Despite it being the dog days of summer, new exchange traded funds (ETFs) continue to hit the tape, albeit at it a slower pace than the beginning of the year. This week, investors were treated to two new funds. Both of which offer interesting takes on their respective asset classes and strategies.
A New Take on Modern Portfolio Theory
When it comes to portfolio construction, one prevailing topic reigns supreme. And that’s modern portfolio theory (MPT). In a nutshell, MPT is basically why we diversify our portfolios – different asset classes perform differently at different times. The non-basic definition, and why it works, involves mean variances and market efficiencies.
The iSectors Post-MPT Growth ETF (PMPT ) hopes to take the guesswork out of the second part.
The iSectors ETF, which is not affiliated with BlackRock’s iShares in anyway, looks towards modern portfolio theory in a new way. The fund is designed to provide returns that outperform the S&P 500 index with lower downside risk over a complete market cycle. It will try to accomplish this goal by using a property model that looks at monthly changes in about a dozen different economic and capital market indicators, including interest rates, money supply, inflation and unemployment rates.
After it has determined its proper allocation for the correct monthly stage of the market cycle, PMPT will allocate its AUM towards nine different asset classes with low correlations. These include basic materials, bonds, energy, financials, gold, healthcare, real estate, technology and utilities. The fund can hold up to 50% of its portfolio in bonds, 25% in gold, and the remaining asset classes being capped at 30% each.
Rather than hold individual stocks or bonds, PMPT is an “ETF of ETFs” and will hold a combination of other liquid ETFs. Top holdings currently include the Market Vectors Gold Miners ETF (GDX ) iShares Barclays 20+ Year Treasury Bond (TLT ) and iShares Dow Jones U.S. Financials (IYF ).
Investors should also take note that PMPT can, and does, invest in leveraged ETFs. Also of note is the new ETFs very high expense ratio of 1.55%, which puts it on par with many mutual funds in terms of cost. This could be a high hurdle for the fund to overcome, if performance is just so-so.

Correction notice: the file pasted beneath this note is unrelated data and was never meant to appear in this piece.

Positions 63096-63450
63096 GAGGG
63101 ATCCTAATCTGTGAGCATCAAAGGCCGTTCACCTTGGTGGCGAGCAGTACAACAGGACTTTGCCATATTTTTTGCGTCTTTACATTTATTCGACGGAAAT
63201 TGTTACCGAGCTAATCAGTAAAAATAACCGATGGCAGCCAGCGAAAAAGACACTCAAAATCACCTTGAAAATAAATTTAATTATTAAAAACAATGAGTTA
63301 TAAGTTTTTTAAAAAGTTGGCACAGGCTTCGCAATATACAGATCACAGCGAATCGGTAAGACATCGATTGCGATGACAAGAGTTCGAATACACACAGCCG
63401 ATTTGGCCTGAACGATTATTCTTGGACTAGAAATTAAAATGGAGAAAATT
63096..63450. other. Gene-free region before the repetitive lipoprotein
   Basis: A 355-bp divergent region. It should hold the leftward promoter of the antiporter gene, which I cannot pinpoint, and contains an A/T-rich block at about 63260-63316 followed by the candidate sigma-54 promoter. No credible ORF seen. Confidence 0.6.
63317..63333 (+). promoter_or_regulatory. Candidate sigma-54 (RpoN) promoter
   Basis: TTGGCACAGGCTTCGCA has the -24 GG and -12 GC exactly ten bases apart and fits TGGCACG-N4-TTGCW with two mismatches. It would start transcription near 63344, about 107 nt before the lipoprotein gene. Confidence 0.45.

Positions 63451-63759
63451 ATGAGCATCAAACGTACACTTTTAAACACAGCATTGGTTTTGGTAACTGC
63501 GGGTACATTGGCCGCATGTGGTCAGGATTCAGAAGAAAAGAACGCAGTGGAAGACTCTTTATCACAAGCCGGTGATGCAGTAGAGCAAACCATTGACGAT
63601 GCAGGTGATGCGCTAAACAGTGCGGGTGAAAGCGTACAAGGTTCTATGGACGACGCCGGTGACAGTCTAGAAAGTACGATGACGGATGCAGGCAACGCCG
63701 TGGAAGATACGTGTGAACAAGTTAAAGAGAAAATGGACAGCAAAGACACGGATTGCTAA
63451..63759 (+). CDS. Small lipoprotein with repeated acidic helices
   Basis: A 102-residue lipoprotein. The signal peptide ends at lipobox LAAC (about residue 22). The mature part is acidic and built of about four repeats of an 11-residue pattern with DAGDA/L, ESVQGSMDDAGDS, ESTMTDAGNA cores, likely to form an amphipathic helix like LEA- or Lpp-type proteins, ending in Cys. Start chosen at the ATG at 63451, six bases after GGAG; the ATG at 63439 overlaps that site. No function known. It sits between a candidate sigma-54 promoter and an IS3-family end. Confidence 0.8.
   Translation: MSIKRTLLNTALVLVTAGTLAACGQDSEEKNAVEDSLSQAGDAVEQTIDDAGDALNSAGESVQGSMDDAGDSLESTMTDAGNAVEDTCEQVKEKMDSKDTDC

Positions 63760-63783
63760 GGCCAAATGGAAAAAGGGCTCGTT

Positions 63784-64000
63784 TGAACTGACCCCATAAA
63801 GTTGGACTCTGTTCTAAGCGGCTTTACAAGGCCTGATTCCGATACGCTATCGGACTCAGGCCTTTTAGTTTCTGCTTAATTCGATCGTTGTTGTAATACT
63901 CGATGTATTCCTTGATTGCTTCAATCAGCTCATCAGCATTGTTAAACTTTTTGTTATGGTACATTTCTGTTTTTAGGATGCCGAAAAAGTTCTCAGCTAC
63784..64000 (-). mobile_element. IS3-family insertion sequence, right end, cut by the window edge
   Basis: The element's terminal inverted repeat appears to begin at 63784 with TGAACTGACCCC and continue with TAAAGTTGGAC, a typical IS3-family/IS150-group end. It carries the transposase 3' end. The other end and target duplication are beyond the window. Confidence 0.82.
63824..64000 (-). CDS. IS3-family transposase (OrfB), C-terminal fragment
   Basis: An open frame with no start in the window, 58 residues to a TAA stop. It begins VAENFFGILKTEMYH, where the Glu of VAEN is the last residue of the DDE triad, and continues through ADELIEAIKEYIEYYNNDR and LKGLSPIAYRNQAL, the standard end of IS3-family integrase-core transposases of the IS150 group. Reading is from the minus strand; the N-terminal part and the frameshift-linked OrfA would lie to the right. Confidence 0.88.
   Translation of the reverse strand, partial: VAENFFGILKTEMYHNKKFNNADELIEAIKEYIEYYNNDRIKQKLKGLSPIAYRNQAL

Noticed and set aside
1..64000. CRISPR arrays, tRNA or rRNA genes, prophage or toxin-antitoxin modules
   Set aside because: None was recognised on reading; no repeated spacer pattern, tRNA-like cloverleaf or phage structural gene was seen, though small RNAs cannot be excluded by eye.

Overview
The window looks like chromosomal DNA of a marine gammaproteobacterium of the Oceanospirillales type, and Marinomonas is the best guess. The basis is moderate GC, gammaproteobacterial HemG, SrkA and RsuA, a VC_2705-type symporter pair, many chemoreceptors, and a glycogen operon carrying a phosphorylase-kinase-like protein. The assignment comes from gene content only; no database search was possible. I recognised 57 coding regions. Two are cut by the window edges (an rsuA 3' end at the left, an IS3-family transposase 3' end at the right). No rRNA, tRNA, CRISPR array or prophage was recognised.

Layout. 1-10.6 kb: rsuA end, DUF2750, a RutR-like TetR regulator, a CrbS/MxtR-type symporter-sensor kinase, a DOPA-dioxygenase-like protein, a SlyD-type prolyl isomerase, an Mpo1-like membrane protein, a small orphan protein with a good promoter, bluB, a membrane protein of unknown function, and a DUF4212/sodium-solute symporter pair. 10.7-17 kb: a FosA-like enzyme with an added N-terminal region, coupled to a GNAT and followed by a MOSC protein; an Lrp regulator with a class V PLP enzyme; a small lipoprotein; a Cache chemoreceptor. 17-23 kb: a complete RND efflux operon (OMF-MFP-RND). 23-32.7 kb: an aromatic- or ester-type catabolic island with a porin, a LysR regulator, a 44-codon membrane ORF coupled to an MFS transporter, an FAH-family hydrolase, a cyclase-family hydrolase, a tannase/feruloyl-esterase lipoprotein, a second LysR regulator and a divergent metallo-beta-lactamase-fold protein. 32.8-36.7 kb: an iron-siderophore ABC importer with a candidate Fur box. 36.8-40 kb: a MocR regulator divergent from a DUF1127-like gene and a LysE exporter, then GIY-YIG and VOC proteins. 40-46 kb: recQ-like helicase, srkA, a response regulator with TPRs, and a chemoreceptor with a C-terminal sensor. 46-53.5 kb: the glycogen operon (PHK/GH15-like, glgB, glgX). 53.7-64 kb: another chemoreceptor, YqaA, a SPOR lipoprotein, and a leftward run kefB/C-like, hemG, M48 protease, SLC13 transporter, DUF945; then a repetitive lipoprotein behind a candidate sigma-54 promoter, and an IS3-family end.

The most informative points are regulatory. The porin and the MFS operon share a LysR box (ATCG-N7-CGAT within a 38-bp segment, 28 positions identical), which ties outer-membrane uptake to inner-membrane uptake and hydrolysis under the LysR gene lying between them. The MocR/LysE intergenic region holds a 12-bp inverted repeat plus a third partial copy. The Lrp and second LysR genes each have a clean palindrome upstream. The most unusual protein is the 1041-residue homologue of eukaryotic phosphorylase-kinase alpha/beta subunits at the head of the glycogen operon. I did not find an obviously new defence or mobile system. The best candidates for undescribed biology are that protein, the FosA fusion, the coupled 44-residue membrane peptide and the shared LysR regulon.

A MLP Repeat
The second launch this week is more of a repeat than a new ETF. Citigroup, which most investors don’t even realize has a line of ETFs/ETNs, added the C-Tracks Miller/Howard MLP Fundamental Index, Series B ETN (MLPE ) to its arsenal on August 11.
As the name implies, MLPE will track the Miller/Howard MLP Fundamental Index. The index takes a smart-beta approach to the world of MLPs by using screens to build out its holdings. These screens evaluate distribution growth, capital expenditures and distribution coverage for the wide world of master limited partnerships. The index then uses and applies a two-tiered modified equal-weighting scheme when building its portfolio.
If that sounds familiar, there’s a good reason. Citigroup also offers the C-Tracks Miller/Howard MLP Fundamental ETN (MLPC ). MLPE and MLPC are almost identical. They track the same index and hold the same MLPs. The difference is the end date of the ETN, as well as the expense ratio. The new MLPE is slightly cheaper, at 0.85%.
The reason for launching the series B ETNs comes down to liquidity. Citi has stopped issuing shares of MLPC. Under that scenario, the ETN could become unhinged from its net asset value. In order to keep volumes and that problem at a minimum, Citi launched an identical fund. UBS has done similar launches with its family of ETNs.
For investors, the cheaper expense ratio might be enough of a reason to jump ship and buy the other fund.
The Bottom Line
For investors, both PMPT and MLPE offer “boosted” takes on more traditional fair. For PMP, that means generalized portfolio construction and for MLPE, it means fundamentals in the MLP asset class. At the end of the day, both are prime examples of how far ETFs have come over the years.